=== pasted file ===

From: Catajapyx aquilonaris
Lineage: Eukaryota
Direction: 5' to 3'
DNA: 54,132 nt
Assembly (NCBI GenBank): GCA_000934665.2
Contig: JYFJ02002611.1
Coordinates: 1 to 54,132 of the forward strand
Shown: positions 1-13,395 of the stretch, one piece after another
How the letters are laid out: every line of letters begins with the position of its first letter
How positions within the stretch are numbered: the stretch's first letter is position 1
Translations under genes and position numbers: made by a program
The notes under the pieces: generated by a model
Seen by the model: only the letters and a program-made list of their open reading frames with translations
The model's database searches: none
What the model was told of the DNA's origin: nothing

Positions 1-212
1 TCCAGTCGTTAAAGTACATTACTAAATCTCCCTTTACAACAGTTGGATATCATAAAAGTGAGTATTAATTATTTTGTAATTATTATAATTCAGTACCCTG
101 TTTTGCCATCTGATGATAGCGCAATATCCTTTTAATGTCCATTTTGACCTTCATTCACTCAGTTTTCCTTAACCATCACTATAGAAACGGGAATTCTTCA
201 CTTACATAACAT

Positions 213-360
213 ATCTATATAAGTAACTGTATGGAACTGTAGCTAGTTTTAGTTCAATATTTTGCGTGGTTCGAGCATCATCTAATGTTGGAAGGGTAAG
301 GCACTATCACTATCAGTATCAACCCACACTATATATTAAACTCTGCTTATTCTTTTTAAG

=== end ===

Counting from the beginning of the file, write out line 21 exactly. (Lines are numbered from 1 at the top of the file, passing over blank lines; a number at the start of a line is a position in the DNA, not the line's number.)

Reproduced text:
213 ATCTATATAAGTAACTGTATGGAACTGTAGCTAGTTTTAGTTCAATATTTTGCGTGGTTCGAGCATCATCTAATGTTGGAAGGGTAAG